The Politics of Parallel Pensions: Lessons from the United Kingdom for the United States
Public old-age pension programs are the largest single item of public expenditures in most advanced industrial countries. These pension systems have been buffeted by a number of pressures for change in recent years, however, notably an aging population and uneven economic growth. Thus it is hardly surprising that pensions have received much attention from policymakers, both in the United States and abroad.
Pension policy in the advanced industrial countries over the past quarter century exhibit substantial commonalities as well as continued—in some cases, enhanced—diversity. The most commonality is found in pension policy agendas. This commonality stems largely from a similar set of forces: the demographic shock of a shrinking ratio of workers to pensioners as life expectancy rose and fertility declined, fiscal pressures resulting in part from slower economic growth, and competitive pressures to restrain payroll taxes and other non-wage- labor costs that finance public pensions. As a result, the wealthy industrialized countries have considered very similar sorts of incremental retrenchment mechanisms and payroll tax increases. Of course, these pressures were felt to varying degrees across countries. The United States, for example, faces both weaker demographic and fiscal pressures than many other wealthy countries, meaning that pressures for immediate reductions in Social Security spending have not been strong. The absence of strong pressure for immediate policy change in Social Security has in turn meant that there has not been a legislative vehicle that would facilitate changes in provisions involving caregiving and other “beyond austerity” concerns that have become more important over this period in other countries or improvements in the United States’ very weak income guarantee for the elderly.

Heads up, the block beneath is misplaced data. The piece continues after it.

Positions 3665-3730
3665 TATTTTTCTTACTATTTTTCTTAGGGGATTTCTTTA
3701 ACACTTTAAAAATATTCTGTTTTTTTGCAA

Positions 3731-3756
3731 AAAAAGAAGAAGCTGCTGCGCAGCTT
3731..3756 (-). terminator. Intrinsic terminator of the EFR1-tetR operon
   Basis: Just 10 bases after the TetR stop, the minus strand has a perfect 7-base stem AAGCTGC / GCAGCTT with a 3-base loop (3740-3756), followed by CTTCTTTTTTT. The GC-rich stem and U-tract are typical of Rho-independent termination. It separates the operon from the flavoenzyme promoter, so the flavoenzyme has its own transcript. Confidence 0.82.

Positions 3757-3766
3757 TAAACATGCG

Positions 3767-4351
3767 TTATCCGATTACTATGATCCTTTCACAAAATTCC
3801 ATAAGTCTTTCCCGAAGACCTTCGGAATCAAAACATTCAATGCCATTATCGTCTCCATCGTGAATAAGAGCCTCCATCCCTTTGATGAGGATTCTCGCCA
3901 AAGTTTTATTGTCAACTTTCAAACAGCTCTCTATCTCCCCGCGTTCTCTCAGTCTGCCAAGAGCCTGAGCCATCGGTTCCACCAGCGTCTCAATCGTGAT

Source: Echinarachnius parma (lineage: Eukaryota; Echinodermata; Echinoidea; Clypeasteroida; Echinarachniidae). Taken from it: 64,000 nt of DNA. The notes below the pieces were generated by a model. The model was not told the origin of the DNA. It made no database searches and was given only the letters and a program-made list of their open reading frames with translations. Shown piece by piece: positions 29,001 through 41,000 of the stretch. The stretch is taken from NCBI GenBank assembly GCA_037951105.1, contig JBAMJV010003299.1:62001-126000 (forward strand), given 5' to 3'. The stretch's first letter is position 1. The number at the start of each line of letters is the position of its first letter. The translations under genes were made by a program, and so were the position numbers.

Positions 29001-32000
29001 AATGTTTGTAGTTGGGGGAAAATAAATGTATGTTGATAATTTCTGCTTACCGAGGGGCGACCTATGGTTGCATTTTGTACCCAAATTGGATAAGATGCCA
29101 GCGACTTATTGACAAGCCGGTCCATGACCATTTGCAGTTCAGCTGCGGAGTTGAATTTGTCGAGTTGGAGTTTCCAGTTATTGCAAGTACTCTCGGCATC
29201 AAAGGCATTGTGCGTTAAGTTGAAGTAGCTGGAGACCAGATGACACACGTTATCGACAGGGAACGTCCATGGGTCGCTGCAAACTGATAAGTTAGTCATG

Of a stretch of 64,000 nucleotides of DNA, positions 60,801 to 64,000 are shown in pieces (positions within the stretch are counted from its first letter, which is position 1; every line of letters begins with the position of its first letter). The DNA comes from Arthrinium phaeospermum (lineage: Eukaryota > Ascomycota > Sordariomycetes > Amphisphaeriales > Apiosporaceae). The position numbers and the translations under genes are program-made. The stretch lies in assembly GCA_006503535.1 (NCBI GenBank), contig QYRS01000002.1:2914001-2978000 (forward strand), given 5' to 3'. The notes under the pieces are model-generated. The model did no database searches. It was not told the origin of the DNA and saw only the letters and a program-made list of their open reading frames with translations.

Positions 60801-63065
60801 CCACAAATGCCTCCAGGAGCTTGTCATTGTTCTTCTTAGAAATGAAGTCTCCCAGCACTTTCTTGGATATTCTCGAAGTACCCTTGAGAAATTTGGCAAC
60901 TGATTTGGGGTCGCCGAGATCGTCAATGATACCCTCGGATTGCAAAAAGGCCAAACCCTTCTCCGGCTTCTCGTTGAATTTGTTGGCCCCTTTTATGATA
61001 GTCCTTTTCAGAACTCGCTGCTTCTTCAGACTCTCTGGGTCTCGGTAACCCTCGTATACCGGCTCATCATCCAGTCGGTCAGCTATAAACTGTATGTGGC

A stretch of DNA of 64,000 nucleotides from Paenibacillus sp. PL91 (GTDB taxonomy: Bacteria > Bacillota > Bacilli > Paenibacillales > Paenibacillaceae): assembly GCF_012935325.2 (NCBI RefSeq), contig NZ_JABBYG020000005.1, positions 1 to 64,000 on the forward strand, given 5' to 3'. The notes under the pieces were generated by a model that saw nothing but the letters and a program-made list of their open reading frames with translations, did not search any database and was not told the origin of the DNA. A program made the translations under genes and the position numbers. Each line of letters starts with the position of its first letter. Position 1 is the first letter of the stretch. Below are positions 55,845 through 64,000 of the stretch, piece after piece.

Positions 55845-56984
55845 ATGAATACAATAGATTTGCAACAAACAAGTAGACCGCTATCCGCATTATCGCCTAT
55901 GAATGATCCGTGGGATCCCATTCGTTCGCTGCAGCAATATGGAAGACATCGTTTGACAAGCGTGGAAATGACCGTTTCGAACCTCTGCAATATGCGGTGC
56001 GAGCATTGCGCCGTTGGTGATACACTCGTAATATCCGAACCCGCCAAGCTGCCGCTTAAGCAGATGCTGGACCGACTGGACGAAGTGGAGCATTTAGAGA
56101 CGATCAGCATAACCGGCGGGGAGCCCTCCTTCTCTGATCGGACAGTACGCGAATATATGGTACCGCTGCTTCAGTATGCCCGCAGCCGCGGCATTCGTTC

Other, "politically mediated" pressures for policy change continue to be felt both in the United States and abroad. Common incentives for politicians to minimize blame clearly play an important role in explaining why governments in all of the rich countries have used delay, obfuscation and other blame-avoiding techniques to reduce the visibility and immediate effects of retrenchment, refinancing and restructuring initiatives. Which options were considered and how they were perceived to play politically were also heavily influenced by the nature of the existing pension regime.
Policy feedbacks also play a major role in how privatization options are framed and how far they advance. Unlike some Latin American countries and transitional economies in Eastern Europe, the wealthy industrialized countries have all built even their restructuring reforms on the foundations of their current systems. Differences in the role played by private pensions in these systems can in large part be explained by whether a country already had a robust public earnings-related pension prior to the early 1970s.
Overall, however, convergence of pension policy regimes in the wealthy countries has been limited for a number of reasons. Most important is the fact that change is path dependent: different policy regimes pose distinctive policy problems and opportunities for change. Most notably, countries where a large income-related pension system is already in place are likely to develop both substantial clientele support for such programs and have limited tax room for a mandatory system of individual accounts. This fact has contributed to the failure of the European Union to try to harmonize pension regimes in member countries—which has in turn further limited convergence. Thus while supra-national integration in Europe has sometimes stimulated retrenchment in individual countries, it has not had a significant effect on policy convergence.